Dr. Hansen Discusses Arthritis Fellowship Training
Dr. Hansen explains why arthritis fellowship training is linked to better patient care and better outcomes.
Feeling that first twinge of arthritis pain can be discouraging. Because modern medicine can’t yet cure this condition, many people are under the mistaken impression that arthritis pain can’t be treated. In reality, medical management of arthritis pain is an orthopedic subspecialty. Physicians can take arthritis fellowship programs to receive training in an increasing array of effective treatments. Arthritis specialist Dr. Dane Hansen explains how his arthritis fellowship equipped him to design personalized treatment plans for arthritis patients.
Arthritis fellowship training improves patient outcomes
“The trend toward medical specialization is exciting,” says Dr. Hansen. “That’s why I chose to do a fellowship in the treatment of arthritis. Fellowship training is based on observations that patient care and patient outcomes are better when people are cared for by the physician who is most knowledgeable and experienced in the specific procedure they need. I wholeheartedly agree. If my mom is having a medical procedure, I’m going to find the doctor who focuses on that procedure, has done a large number of them, and has a great reputation. That’s what matters for me, and that’s what matters for my patients. My arthritis fellowship training equipped me with the tools to achieve the best outcome for my patients.”
An arthritis fellowship includes advanced surgical techniques
Dr. Hansen completed his arthritis fellowship at Chicago’s Rush University, a center nationally regarded for championing minimally invasive joint replacement. “Not every patient with arthritis needs surgery,” states Dr. Hansen. “At Summit, we begin with conservative treatments to manage arthritic pain. But as arthritis advances in the hip and knee, joint replacement surgery becomes a treatment option. Expertise in various surgical techniques can significantly improve outcomes.
“Many people think ‘minimally invasive’ means making a small incision, but it’s a lot more than that,” Dr. Hansen points out. “The idea is to minimize the trauma you cause to the joint by limiting soft tissue trauma around the knee and by not putting the knee in extreme positions during surgery. Extreme positions make the procedure easier for the surgeon. But they can also lead to increased swelling, bruising, and damage to muscles and tissues around the knee. This damage potentially slows recovery or increases postoperative pain for the patient. I learned techniques during my fellowship that minimize trauma to the joint and give my patient a more comfortable recovery.”
Patients benefit from an array of surgical options
Arthritis surgery doesn’t always mean a total joint replacement. “My arthritis fellowship exposed me to a range of surgical options, especially for younger patients with knee arthritis,” says Dr. Hansen. “I’ve worked with patients who are completely debilitated by knee arthritis at 40 or 50 years of age. They believe that they can’t have a joint replacement until they are 65. But these patients don’t have to spend their years between 40 and 65 in a walker. Depending on the symptoms and type of arthritis, a partial knee replacement might be an option.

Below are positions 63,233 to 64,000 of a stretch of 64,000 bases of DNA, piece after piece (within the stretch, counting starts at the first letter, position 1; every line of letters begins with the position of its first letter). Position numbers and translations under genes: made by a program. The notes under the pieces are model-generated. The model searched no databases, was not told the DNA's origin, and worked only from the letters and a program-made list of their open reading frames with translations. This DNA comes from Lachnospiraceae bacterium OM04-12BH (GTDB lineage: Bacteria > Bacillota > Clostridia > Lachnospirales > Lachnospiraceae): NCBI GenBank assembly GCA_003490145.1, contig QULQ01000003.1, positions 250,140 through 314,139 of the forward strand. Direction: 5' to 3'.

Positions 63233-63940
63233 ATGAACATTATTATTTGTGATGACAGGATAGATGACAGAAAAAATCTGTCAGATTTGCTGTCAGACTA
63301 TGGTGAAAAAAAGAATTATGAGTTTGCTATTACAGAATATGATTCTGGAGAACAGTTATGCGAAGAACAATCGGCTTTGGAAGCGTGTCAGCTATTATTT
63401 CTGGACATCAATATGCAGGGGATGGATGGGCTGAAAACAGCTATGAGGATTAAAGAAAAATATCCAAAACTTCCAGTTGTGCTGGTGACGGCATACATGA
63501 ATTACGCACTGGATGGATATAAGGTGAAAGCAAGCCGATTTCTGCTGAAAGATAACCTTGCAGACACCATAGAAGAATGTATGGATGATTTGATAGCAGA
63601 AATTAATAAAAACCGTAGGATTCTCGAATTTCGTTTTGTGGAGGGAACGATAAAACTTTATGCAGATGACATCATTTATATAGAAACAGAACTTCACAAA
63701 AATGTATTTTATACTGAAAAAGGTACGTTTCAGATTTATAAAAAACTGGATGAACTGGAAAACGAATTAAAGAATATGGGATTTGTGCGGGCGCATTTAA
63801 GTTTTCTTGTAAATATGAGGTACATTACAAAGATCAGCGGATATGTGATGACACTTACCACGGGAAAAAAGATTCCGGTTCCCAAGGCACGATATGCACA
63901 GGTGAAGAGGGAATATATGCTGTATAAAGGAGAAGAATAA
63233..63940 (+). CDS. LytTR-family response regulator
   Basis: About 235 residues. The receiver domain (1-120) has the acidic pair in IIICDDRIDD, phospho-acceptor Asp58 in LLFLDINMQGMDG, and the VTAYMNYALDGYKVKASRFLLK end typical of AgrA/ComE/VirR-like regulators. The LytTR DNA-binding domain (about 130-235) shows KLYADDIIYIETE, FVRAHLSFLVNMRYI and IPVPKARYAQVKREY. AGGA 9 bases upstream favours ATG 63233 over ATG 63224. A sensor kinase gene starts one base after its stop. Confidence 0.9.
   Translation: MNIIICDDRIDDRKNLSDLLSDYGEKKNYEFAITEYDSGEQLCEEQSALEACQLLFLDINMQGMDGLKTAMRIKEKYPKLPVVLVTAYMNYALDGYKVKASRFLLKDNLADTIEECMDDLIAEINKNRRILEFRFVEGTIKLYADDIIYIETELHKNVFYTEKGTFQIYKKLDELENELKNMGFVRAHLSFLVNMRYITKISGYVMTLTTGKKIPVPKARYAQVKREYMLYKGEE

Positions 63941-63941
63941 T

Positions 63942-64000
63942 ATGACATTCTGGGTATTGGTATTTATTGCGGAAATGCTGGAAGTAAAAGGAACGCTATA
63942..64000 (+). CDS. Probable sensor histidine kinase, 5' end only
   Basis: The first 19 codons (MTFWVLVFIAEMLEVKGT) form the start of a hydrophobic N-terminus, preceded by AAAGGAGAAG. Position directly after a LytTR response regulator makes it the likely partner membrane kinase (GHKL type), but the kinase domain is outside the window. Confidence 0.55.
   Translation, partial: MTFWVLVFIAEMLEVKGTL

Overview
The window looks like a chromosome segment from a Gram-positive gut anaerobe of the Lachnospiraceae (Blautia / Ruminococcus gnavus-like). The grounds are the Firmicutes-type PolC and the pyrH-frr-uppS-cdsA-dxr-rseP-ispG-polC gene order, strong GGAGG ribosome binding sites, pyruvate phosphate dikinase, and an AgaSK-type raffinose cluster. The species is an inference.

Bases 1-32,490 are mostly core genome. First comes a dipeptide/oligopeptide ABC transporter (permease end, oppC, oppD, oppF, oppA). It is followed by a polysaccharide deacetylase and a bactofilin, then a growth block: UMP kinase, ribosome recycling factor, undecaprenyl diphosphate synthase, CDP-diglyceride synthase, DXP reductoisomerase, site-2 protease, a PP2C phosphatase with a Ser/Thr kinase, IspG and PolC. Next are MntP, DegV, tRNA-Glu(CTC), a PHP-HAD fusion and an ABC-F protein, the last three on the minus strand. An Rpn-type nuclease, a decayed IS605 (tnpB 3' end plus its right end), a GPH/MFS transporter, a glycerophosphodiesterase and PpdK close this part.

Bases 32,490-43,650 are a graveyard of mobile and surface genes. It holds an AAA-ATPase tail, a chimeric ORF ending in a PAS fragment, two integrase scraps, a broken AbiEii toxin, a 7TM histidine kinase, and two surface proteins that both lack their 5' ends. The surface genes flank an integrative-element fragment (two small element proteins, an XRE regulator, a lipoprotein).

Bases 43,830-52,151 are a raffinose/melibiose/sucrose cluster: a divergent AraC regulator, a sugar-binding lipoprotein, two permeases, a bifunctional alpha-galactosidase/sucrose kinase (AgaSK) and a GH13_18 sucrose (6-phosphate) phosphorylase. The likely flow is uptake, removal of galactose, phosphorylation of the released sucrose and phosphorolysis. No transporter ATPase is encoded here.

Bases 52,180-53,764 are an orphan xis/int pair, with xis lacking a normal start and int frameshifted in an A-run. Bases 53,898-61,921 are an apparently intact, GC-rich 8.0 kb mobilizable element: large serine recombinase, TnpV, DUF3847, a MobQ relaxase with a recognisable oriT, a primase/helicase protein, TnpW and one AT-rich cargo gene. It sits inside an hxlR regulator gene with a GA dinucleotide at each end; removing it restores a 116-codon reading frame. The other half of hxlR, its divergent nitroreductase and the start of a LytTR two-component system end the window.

Arthritis fellowship training teaches physicians how to treat surgical complications
“Because Rush University is such a large center, they get a lot of referrals of complications,” notes Dr. Hansen. “A fellowship provides extensive experience treating surgical complications like infections, fractures, and doing revision procedures. Treating complications helped me appreciate their causes. Rush does a lot of infection research, because an infection related to a joint replacement can be a devastating problem. My fellowship training gave me insight into managing these complications to get people to the best outcome. It also taught me how to handle initial procedures in a way that lowers risk of infection complications.”
Fellowship expertise ensures a medical treatment program that’s right for you
“Every patient has a personal activity level and a threshold for when they are willing to have surgery,” says Dr. Hansen. “Some people have concerns about surgeries, and rightly so. For those patients, injections and other conservative treatments can help them function at a level that they consider acceptable. Other very athletic people may consider surgery sooner. My arthritis fellowship training gives me the knowledge and resources to explore options with each patient. We’ll go through the decision-making process together to create the treatment plan that’s right for you.”
When to seek treatment for your arthritis
Arthritis doesn’t have to spell the end of an active life. If you are experiencing worrisome symptoms or persistent pain, the renowned arthritis specialists at Summit Orthopedics can help. We work with you to confirm a diagnosis and develop an appropriate conservative treatment plan. If nonsurgical treatments fail to support your lifestyle goals, fellowship-trained orthopedic surgeons will consult with you and discuss appropriate surgical options. Summit is home to innovative joint replacement options. Our Vadnais Heights Surgery Center is one of only two surgery centers nationally to receive The Joint Commission’s Advanced Certification for Total Hip and Total Knee Replacement.
Summit has convenient locations across the Minneapolis-St. Paul metro area, serving Minnesota and western Wisconsin. We have state-of-the-art centers for comprehensive orthopedic care in Eagan, MN, Plymouth, MN, Vadnais Heights, MN, and Woodbury, MN, as well as additional community clinics throughout the metro and southern Minnesota.
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